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Terry Jones' BarbariansTerry Jones' Barbarians takes a completely fresh approach to Roman history Not only does it offer us the chance to see the Romans from a non Roman perspective it also reveals that most of those written off by the Romans as uncivilized savage and barbaric were in fact organized motivated and intelligent. This wonderful book tells the history of the Roman Empire with the humour and irony one would expect from Terry Jones best known as a member of Monty Python the small but very decent collection of historical books he has written are not yet as well known This book was a tremendous amount of fun to read Below I mention the things it is about conclusions reached and so on But really the best thing about it was that I loved picking it up to read ; it was the treat at the end of the day and I started rationing the last chapters because I wanted it to last longer almost than I wanted to read the final partOne important part of this book is that it lets us see the Roman invasions from the point of view of all the other nations and cultures that Rome stomped on and all too often completely stomped out Hence it is called ‘Barbarians; an alternative Roman history’For me the most exciting thing about this history is that it explains the Roman Empire in a way I can understand For years I have wanted to understand the history of Rome I have read books about it often the ‘classics’ and at the end of the day had no overview of Rome it's army's it borders or it's Empire at all A good book about Rome in Britain leaves one mystified about the rest of the empire A very sensible discussion about the movement of forces in Europe leaves one completely unable to grasp what Africa had to do with anything and so on an so forthTerry breaks down his book into parts that cover the Celts Barbarians everyone not Roman remember from the north from the south and then the Vandals and Huns separately He deals with the different borders of the empire one by one explaining how what was happening on the other front affected each area The 'East Empire' the 'West Empire' the simultaneous multiple Emperors what the hell Rome was doing in Persia and Egypt anyway all the things I could never get my head around are covered Terry also tells the initial story of Rome the city and how it mobilised in the first place For the first time ever I think I understand how the thing worked up until about the Fifth Century the end of the book I also have a much better picture of how the Roman Catholic Church came about Terry does not seem to care for Catholicism much and he is not complimentary about it at all But if you ever wondered how it got a stranglehold on worldwide Christianity in the first place the last bit of the book makes it uite clear I have always thought that there are a lot of inconsistencies between what Catholicism says it is about and what it actually does Based on what I have read in this book several of those inconsistencies can be traced very directly to the fact that the religion developed in the Roman culture and as an inheritor of the Roman Empire which was in some strife by the fifth century when the Pope got the Roman decree making him in charge of the catholic churchI also came to a few other conclusions; I already knew Rome destroyed pretty much everything it touched ecologically and culturally so no surprises there I have walked away with a better understanding of how Europe fell into ‘the dark ages’ and we can point to Rome for that too; they crushed out all the science unless it could be used in war leached out all the wealth and the academically inclined if they were of use in war and suashed cultural achievements replacing them with Romanisation which is to say circuses and eventually there was none leftMy other surprise was this; I was always unclear how women came to have such a subverted role in classical European culture Yes I have read some feminist literature and yet A Celtic woman BC was an independent entity with rights and there were laws protecting her property and person even after she married An English Edwardian woman however had fewer rights and less freedoms that a contemporary Arab woman in Africa though sharia has since put paid to that It looks like we can lay that one on Rome as well; Rome did not give women rights they were the possessions of whichever male happened to be head of the family and as Rome crushed to cultures it rolled over it seems to have taken that notion with themIt was a fascinating book I was glad to read about Rome from the very civilised Barbarian perspectives We all know that the winner writes the history so thank you Terry for making it possible to a have look at what events might have looked like before the Roman spin doctors got at the history books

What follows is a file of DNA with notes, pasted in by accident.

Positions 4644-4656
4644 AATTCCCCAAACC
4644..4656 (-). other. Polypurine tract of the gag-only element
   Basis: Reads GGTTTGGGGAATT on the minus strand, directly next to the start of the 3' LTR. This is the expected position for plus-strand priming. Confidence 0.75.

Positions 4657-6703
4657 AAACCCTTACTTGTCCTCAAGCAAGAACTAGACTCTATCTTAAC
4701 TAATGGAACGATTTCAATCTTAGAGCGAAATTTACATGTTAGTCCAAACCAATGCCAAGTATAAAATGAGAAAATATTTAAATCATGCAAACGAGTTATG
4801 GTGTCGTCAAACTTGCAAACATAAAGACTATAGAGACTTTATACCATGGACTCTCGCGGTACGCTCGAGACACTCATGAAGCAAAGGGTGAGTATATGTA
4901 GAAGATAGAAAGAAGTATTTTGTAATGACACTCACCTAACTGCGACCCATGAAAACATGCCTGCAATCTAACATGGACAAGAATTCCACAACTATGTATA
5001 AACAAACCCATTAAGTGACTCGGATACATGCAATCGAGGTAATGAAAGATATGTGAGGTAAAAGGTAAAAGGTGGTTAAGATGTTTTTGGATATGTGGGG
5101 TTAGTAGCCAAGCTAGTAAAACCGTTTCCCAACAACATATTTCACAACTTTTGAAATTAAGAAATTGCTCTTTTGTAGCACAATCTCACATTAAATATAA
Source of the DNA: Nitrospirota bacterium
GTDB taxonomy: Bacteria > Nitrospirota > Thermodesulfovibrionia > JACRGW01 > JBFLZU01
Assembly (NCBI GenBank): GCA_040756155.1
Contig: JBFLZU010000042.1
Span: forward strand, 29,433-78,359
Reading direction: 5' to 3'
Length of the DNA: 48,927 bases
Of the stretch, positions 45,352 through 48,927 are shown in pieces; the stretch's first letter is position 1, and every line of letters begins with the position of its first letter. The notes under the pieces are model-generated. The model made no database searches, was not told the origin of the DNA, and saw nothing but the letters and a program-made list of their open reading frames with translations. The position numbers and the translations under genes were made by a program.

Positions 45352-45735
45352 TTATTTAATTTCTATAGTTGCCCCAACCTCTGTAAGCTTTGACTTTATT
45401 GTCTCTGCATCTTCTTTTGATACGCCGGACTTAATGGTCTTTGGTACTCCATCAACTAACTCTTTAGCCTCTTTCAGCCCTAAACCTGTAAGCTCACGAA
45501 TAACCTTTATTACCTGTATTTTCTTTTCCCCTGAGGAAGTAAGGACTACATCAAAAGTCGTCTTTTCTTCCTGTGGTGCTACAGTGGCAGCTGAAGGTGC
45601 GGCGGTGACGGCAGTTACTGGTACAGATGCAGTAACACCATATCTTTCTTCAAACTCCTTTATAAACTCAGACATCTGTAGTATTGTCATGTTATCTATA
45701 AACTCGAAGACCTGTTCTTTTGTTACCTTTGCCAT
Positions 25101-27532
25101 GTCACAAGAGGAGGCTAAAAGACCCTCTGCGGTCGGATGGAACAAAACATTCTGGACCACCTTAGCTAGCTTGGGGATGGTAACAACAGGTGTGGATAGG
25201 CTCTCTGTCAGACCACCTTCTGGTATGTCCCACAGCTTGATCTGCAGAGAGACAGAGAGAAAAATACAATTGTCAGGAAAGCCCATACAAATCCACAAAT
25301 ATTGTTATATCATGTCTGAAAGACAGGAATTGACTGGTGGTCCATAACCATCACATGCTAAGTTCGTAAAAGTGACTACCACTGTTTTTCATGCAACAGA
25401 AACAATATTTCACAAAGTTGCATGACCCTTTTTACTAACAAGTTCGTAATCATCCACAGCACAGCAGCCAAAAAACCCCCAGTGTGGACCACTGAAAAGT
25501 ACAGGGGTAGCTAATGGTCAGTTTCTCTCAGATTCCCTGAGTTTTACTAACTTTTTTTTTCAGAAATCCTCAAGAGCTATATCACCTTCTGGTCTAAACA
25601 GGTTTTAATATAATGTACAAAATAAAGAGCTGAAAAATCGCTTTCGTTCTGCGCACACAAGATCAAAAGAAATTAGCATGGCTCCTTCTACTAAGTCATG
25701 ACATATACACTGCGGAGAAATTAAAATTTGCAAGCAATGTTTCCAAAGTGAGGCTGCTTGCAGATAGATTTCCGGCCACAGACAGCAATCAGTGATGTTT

Terry Jones ´ 5 Summary